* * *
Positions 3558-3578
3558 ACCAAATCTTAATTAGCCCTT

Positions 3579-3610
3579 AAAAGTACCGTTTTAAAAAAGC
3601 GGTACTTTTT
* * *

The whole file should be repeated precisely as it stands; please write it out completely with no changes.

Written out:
Positions 3558-3578
3558 ACCAAATCTTAATTAGCCCTT

Positions 3579-3610
3579 AAAAGTACCGTTTTAAAAAAGC
3601 GGTACTTTTT